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Re: Removing segnosaurs from Theropoda
At 12:21 PM 8/30/95, Stan Friesen wrote:
> From: email@example.com (Jason Head)
> > As for "Thecodontians", you don't have to be a
> > cladist (and/or strictly adhere to monophyletic groupings), to recognize
> > that "thecodont" has NEVER described an actual group of related taxa. It
> > was a garbage can ( a la megalosaur), for poorly understood archosaurs, and
> > has since been abandoned.
>And, pray, what other name is available for stem-archosaurs?
> Pray, there are multiple names to describe the varied lineages of
>basal archosaurs (which have already been posted). But first, Colbert,
>1965, defines thecodonts as follows: "Another reptilian order that arose
>during the Triassic period were the thecodonts, the first of a group of
>related reptilian orders, collectively known as the archosaurs. The
>thecodonts evolved as pseudosuchians, a varied group of reptiles, some
>large, some small, and as the phytosaurs, uniformly large,
>crocodilian-like animals. All thecodonts became extinct at the end of the
>Triassic period." Pseudosuchia is now crurotarsi (or vice versa,
>depending on which phylogeny you choose). Phytosaurs are now considered
>nested w/ in crurotarsi, rendering Colbert's definition a bit odd. In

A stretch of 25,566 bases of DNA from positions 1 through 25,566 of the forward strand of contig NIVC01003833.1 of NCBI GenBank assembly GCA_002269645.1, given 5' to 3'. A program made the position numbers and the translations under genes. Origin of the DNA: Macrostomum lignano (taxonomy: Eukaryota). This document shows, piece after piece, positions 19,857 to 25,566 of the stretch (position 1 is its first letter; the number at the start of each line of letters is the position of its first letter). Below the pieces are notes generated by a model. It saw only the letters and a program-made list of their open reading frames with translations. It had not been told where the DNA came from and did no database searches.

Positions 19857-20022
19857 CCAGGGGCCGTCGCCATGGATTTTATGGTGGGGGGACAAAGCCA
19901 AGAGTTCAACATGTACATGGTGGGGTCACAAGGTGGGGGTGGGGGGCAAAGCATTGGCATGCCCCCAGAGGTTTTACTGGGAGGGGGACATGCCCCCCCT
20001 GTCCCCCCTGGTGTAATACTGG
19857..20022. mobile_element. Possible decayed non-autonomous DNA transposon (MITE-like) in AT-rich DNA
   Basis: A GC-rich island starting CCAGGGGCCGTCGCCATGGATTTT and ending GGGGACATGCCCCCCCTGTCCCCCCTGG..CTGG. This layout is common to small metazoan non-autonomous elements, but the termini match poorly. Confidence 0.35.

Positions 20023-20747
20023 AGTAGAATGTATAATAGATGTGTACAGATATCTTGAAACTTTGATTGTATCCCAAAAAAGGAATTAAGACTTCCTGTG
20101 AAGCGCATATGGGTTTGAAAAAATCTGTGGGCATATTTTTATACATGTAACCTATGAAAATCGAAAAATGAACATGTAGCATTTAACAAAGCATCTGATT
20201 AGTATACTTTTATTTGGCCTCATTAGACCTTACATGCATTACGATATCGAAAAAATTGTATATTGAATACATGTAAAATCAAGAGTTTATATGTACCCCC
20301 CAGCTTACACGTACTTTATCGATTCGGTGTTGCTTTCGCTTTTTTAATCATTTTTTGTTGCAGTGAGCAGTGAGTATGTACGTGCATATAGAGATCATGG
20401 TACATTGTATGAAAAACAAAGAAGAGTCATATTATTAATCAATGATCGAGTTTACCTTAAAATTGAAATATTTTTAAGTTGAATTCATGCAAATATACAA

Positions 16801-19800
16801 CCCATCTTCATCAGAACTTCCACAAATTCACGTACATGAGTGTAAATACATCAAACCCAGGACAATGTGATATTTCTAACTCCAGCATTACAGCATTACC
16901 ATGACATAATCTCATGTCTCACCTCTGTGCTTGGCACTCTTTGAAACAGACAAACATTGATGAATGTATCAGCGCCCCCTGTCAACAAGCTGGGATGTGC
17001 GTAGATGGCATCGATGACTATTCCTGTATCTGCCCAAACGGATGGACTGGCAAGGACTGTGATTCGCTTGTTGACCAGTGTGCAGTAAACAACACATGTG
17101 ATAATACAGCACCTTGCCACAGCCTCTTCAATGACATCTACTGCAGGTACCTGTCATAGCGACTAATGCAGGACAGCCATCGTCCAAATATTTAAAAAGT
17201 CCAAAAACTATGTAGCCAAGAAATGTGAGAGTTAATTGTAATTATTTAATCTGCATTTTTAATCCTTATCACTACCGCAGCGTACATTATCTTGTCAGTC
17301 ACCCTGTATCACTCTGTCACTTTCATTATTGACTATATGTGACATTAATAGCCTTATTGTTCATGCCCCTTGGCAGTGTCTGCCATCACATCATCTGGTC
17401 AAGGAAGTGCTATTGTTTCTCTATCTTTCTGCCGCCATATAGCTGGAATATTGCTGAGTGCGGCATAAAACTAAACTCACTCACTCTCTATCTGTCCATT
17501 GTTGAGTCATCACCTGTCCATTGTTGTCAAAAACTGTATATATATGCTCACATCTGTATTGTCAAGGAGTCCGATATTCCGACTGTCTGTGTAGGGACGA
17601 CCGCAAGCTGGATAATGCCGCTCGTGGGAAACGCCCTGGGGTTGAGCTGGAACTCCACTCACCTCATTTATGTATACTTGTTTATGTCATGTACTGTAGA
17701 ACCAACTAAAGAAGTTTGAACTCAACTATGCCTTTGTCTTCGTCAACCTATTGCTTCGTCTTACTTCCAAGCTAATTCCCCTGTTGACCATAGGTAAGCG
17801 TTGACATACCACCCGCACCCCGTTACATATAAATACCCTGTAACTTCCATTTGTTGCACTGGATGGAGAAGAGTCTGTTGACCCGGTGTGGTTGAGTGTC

>addition, if you follow the definition of thecodont as per Colbert, what
>is to become of Proterosuchus and our beloved Euparkeria? In addition,
>how does one use the indentary plates of "thecodontia" to resolve
>dinosaurian systematics, when the plates appear and disappear throughout
>the various lineages so paraphyletically defined? Which member of the
>thecodonts will you use for your outgroup(s): aetosaurs? riojasuchids?
>Rutiodon? Using paraphyletic groups in fine for paleontology in
>situations where you want to discuss a lineage of critters, w/ out
>involving their DIRECT descendants. That was the crux of my posting a few
>weeks back. What, besides Triassic extinctions, can be discussed about
>thecodonts, that doesn't also imply dinos', pterosaurs, and crocs'? If
>you want to snip birds off of the dino' tree to talk about the big, dead
>fellas, fine- but to snip dinos' pteros' AND crocs' off of archosauria (ne
>"thecodontia")? What information will that give you?
Colbert, E. H., 1965. THE AGE OF REPTILES. The World Naturalist, R.
Sereno, P. C., 1991. Basal Archosaurs: Phylogenetic Relationships
and Functional Implications. Society of Vertebrate Paleontology Memoir 2,
Jason J. Head
Dept. of Geological Sciences
Southern Methodist University
Dallas, Tx. 75275
"I usually just make sh*t up" - discussion on oral presentations.